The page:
A month later I texted him with a suggestion for a 3rd date and added that "maybe I've scared you off with my shameless flirting." He called me and said he really liked my idea but described several things on his plate. He added, "I'm just giving you all this detail because I want you to understand that I really want to do this but it just won't be this week. Then he added, "And you didn't scare me off with your aggressiveness. I like aggressive women...in bed...and you can take that any way you want to." I was caught so off guard and just said, "oookay." I figured I'd leave it up to him to get back with me and he never did.

Another month later I called him and he really vented about his family, mostly his heroin addicted grown son. At the end of the call I told him, if he couldn't work me in in person (something I assumed because of the issue with the son), I'd really love it if he would call me and catch up now and then. He sounded very sincere and said he would, even reiterated that he would just before we hung up.

Well story short, he never did and ended up being exclusive with someone else for 5 months. I then heard it ended so I contacted him and we met for drinks in December. This was our 3rd date, 9 months after our 2nd date. He was a chatterbox again and ran at the mouth, talking "at me" for 3 hrs. This time right in the restaurant bar he patted my butt! Then when we kissed good-night in the parking lot (more smooches, I suspected he's not into tongue), he grabbed my left butt cheek and said, "What do you think of that?" I said, "nice hand," smiled and walked to my car as he shouted exuberantly, "I'll be talkin' to ya real soon!" I hoped he would follow through but he didn't.

It just never made sense. Narcissistic? Attachment disorder? They didn't quite seem like a fit but something was going on. Then I stumbled on an article about Asperger's and thought he had a lot of the features (though has great eye contact and seems to like physical contact). Odd but it made me feel a lot better A) knowing there's a label for him, B) knowing I don't need to take the lack of reciprocity personally and C) (hate to admit) he's such a catch in so many ways - the best of my lifetime anyway - that I was glad to feel he would probably fail with anyone else and that I'd have more of a chance if I stay patient.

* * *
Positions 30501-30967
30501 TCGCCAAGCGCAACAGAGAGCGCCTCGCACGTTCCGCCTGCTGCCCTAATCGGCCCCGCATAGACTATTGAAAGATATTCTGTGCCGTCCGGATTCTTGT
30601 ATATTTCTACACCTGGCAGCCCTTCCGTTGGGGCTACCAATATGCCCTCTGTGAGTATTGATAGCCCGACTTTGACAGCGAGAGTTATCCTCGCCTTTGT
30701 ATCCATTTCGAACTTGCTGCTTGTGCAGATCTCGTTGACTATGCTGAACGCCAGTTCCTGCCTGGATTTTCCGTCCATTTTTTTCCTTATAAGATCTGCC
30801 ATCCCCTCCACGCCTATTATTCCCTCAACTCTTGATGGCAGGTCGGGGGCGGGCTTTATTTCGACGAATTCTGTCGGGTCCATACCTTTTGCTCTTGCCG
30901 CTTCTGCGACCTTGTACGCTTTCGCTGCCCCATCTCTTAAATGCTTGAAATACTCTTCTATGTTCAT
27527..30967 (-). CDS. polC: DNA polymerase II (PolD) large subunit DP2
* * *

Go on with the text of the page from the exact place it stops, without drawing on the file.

I last interacted with him via text in February and soon after that I was diagnosed with breast cancer and am in chemo and lost my hair. I haven't told him about it but yesterday sent him a friendly self (in my attractive wig) and text. No response yet. He had prostate cancer 3 yrs ago and told me that on our 3rd date.

I REALLY like this guy and want him in my life in some capacity. I'm tempted to tell him about the cancer and ask him if he can be a friend to me through it since he's been there. I'm planning to call him tomorrow and leave a v-mail asking him to call me so we can catch up.

Informed and hopeful but maybe shouldn't be?

May 21, 2014 - 3:26pm
EmpowHER Guest
Anonymous (reply to Anonymous)

Sounds like you two have good chemistry and get along. Frankly, you're chasing him (there are no ifs, ands, or buts) and MOST of the time, that doesn't end well. If he is crazy about it, he will make sure that he sees you. I say start dating those who initiate the dating.

August 31, 2014 - 7:01am
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We value and respect our HERWriters' experiences, but everyone is different. Many of our writers are speaking from personal experience, and what's worked for them may not work for you. Their articles are not a substitute for medical advice, although we hope you can gain knowledge from their insight.